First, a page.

UC Berkley Study reveals the truth about public employee pay and benefits

The debate over public employee pay and benefits has played out more like an episode of the X Files tan a documentary, particularly over the past several months. A new UC Berkley study reveals the truth about public employee pay and benefits.  No more mystery, no more hyperbole, because “The truth is out there;” finally. From the study:

Recently, there has been a great deal of debate and consternation over the compensation of public-sector employees across the U.S. It has been asserted that state and local government employees are overpaid compared to workers in the private sector. In California government workers have been vilified as scandals and anecdotes pass as confirming evidence of exorbitant pay. This research is especially important given the outrage over the pay of municipal officials in Bell, California. The outrage over what happened in Bell is reasonable and just. Many of the players immediately resigned and on September 21, 2010 eight city officials were arrested.1 Those arrested include the former city manager of Bell, Robert Rizzo, who was making nearly $800,000 a year. Rizzo was charged with 53 counts. It is alleged that Rizzo, without approval from the City Council, actually wrote the conditions of his own contract—the case keeps growing in terms of scope and involved officials. It is clear by the arrests and scores of allegations that the situation in Bell was not in line with usual procedures.

While anecdotes that stem from public-sector corruption capture much attention, it is a data-driven analysis of public-sector pay and compensation that is needed to answer the question: How do the pay and benefits of public sector workers compare to those in the private sector? This is a legitimate question that should not be answered anecdotally. The research in this paper investigates empirically whether California public employees are overpaid at the expense of California taxpayers.

The results from this analysis indicate that California public employees, both state and local, are not overpaid. The wages received by California public employees are about 7% lower, on average, than wages received by comparable private sector workers; however, public employees do receive more generous benefits. An apples-to-apples comparison, or one that controls for education, experience, and other factors that may influence pay, reveals no significant difference in the level of employee compensation costs on an annual or per hour basis between private and public sector workers.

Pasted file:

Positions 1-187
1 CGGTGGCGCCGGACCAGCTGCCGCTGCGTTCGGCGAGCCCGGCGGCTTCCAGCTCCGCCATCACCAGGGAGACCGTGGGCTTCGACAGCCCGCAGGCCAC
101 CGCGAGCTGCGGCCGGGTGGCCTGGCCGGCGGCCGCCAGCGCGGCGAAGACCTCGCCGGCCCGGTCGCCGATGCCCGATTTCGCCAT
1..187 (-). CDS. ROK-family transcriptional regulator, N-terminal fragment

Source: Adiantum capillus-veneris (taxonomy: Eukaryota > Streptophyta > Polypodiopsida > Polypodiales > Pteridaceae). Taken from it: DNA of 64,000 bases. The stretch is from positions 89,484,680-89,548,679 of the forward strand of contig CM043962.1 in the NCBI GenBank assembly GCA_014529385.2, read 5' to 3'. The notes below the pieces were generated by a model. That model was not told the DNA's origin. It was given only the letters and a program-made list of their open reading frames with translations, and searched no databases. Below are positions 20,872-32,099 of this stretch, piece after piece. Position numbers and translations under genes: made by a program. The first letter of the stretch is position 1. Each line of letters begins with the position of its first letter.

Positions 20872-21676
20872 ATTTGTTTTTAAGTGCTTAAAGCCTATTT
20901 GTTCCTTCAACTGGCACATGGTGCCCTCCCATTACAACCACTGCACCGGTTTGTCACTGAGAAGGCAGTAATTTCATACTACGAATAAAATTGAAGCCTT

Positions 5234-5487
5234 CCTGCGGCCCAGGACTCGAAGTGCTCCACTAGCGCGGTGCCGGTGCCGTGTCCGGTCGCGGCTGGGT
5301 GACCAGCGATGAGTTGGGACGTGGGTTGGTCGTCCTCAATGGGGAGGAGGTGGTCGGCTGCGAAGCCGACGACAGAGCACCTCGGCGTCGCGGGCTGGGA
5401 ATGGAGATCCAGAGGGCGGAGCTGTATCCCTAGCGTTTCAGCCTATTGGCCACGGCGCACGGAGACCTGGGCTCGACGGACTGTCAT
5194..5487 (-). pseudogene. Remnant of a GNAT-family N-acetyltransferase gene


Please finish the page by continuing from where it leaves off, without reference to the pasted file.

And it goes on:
The report concludes:

The Great Recession continues to leave a great deal of economic pain and scarring in its wake. But, the vilification of government workers is sorely misplaced and has left the real culprits of this devastating downturn off the hook. Compensation received by public sector employees is neither the cause—nor can it be the solution—to the state’s financial problems. Only an economic recovery can begin to plug the hole in the state’s budget…

Public sector workers help our communities to thrive and provide services that make it worthwhile to live in them—it is wrong to blame them for the fallout from the greatest economic downturn since the Great Depression.

Read the report for yourself here.

  5 comments for “UC Berkley Study reveals the truth about public employee pay and benefits

  1. cook
    October 19, 2010 at 9:45 am

    They forgot to factor in the present cost of the future unfunded pensions and health benefits .

    • Paul Burnham
      November 23, 2010 at 11:10 am

      Pensions for state employees comes from CALPERS. Yes, the state does contribute towards those pensions, just like a private company does for their employees. But, like in the private sector, state employees also contribute towards their pensions. The fund is like an enormous annuity. I have several friends that died before they were able to withdraw any money for retirement. Their contributions are still in the fund.

      I work in IT. The only time our union did anything for IT personnel was when we tried to seperate from it and have our own union. The union pulled every dirty trick in the book to squash that, claiming that the benefits they had won for us would be lost if we went through with the action (this was pattently false). Anyway, those benefits were lost a year later anyway when we were forced to take furloughs. Now, with a new contract we have lost 8% of our pay and will only receive a 3% increase in 2013. Considering inflation at 4% per annum, we will be another 11% behind by then. When I retire in 6 years, I just might be back up to what I was making 2 years ago, but my purchasing power will be significantly decreased.

  2. RHackett
    October 19, 2010 at 7:19 pm

    Could be because present costs of future benefits doesn’t apply.

    Do you book the future cost of your home mortgage?

    • cook
      October 20, 2010 at 9:17 am

      Of course I do, The people who don’t factor in the future costs of their mortgage are in foreclosure today.

  3. EricW
    October 19, 2010 at 9:08 pm

    I’m a Berkeley grad. I think they missed the mark on this one. A better study on teacher’s compensation can be found at the Manhattan Institute. It was completed in 2007 and adjusts for hours worked, etc. (because teachers work only 9-10 months out of the year). They looked at data for the entire country from the Bureau of Labor Statistics.

Comments are closed.